There are certain assignments in a photojournalist’s life that leave lasting memories. Hurricane Katrina was one of those assignments. It was two days into the devastation of one of America’s great cities when I was asked by People to jump on a flight and head to New Orleans. The magazine was putting ten writer/photographer teams together to help chronicle the worst natural disaster to strike the United States.
All Photographs © Todd Bigelow/2005. For Licensing, Click on The Image or Email legal[at]toddbigelowphotography[dot]com
When working in rapidly changing environments for a national magazine, assignment specifics fly in only to be altered within hours. That’s normal as stories of heroism and tragedy begin to surface. And Hurricane Katrina had countless stories of tragedy and heroism as New Orleans was inundated by floodwaters and the entire population ordered to evacuate. Landing in Shreveport, the reporter and I made our way to evacuation shelters to begin working, but were soon rerouted to find a doctor in Mississippi who was apparently treating evacuees in a Jackson hotel after his own home was destroyed. Off we went.
Shortly thereafter, we were rerouted and told to try to make it into New Orleans, which by now was nearly sealed off by National Guard and other law enforcement. Our new assignment was to find a family that was waiting to be rescued from the flood waters and accompany them as they were evacuated from the city. Wherever they went, we were to go as well. We managed to talk our way through roadblocks and onto a rescue boat. The boat weaved through endless debris, dead bodies and street signs as firefighters searched for anyone remaining in the submerged city. Once back on land, we headed to the airport where helicopters were landing and trucks unloaded evacuees. Luggage carts were put into action and filled with human cargo destined for the terminal. I saw a woman clutching a Martin Luther King, Jr fan and began making photos of her and her family. Her name was Julia Chaney and she’d lost nearly everything but that fan and a few photos. She had such a peace about her, that presence that reassures us in unspoken words that all will eventually be okay.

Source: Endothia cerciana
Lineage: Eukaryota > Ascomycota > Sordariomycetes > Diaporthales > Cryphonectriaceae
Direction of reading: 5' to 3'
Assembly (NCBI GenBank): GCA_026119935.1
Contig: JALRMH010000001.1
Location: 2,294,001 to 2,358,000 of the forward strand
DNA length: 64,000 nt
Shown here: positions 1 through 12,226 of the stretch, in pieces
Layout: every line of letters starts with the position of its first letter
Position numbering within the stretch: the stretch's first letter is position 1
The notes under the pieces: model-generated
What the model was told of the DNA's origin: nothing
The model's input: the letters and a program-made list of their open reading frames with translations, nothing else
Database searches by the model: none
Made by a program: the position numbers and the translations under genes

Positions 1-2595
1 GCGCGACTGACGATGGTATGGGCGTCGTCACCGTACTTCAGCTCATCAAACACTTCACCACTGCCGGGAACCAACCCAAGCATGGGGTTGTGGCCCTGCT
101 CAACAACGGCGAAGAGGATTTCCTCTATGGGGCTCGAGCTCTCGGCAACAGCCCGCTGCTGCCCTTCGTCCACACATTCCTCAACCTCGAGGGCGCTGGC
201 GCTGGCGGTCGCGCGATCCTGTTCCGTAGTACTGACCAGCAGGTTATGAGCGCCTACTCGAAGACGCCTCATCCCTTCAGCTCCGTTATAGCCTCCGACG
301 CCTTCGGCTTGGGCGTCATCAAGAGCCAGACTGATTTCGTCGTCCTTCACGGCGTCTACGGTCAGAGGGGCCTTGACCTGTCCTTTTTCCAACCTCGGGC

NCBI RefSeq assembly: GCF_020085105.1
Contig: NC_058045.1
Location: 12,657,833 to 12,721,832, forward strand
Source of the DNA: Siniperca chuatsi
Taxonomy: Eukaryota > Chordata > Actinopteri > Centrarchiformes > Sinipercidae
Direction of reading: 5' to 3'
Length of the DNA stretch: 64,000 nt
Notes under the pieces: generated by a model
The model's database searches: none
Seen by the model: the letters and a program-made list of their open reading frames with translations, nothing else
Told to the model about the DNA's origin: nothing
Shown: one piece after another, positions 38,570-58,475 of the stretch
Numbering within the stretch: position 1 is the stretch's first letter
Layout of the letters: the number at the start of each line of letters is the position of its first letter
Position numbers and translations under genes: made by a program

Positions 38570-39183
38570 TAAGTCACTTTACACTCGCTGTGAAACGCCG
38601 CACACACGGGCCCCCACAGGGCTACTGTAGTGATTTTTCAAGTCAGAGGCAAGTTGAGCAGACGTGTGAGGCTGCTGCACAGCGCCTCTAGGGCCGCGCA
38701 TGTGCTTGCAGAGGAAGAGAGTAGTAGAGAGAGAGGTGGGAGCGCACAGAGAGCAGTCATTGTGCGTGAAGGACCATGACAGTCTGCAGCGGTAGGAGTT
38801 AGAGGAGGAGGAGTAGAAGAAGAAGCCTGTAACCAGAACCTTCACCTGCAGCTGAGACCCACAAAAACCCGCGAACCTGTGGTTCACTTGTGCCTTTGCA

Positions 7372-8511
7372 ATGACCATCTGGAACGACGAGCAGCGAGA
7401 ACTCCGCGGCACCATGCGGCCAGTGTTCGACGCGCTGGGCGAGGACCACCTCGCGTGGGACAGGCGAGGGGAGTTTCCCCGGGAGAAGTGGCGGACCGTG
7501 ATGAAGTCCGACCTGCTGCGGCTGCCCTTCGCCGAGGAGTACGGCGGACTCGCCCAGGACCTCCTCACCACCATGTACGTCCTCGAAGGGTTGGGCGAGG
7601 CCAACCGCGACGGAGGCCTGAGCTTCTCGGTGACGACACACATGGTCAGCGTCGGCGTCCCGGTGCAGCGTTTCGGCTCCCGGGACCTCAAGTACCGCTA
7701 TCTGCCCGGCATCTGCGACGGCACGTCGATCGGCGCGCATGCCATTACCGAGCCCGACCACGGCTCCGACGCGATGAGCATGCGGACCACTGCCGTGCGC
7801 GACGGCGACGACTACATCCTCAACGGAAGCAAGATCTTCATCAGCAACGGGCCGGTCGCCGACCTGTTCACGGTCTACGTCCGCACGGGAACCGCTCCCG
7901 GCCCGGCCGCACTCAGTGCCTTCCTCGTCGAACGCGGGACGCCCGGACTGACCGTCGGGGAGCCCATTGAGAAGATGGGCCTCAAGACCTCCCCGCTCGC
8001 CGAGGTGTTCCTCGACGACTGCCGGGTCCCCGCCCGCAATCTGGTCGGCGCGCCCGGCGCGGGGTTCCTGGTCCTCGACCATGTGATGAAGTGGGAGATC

Once inside the airport, the Chaney family agreed to let us accompany them on their journey to a unknown city. With only the clothes on their back and a few possessions, we boarded a flight. No one had a clue where the plane was heading. Once the doors were sealed, the flight crew had some reassuring words before announcing that everyone was heading to Fort Lauderdale, Florida. I had my camera bag, my computer and the clothes I was wearing. Everything else remained behind in a rental car at the airport.
The final destination in the middle of the night was a thoroughbred facility in tony Palm Beach, about as far from reality as one could imagine having left a city of death and destruction only hours before. The upscale racehorse complex had been converted to a shelter for the evacuees. After a short few hours of sleep, I began sending images to New York showing the Chaney family’s evacuation from New Orleans, but by then the story had changed.
The new focus was to be on how Katrina had affected kids. I went out and began photographing the children who were quickly filling the upscale shelter in an attempt to capture their emotions.
By now it was the end of the week and People was putting together their Katrina issue for the newsstands. I transmitted my photos, went to a nearby Target to buy a shirt, shorts and essentials and had one last night in Palm Beach before flying back to Los Angeles. A few days later, Time magazine asked that I photograph the evacuees at a Los Angeles shelter that had also filled with evacuees, the same sad and shocked faces that I had just left the day before, just in a different city.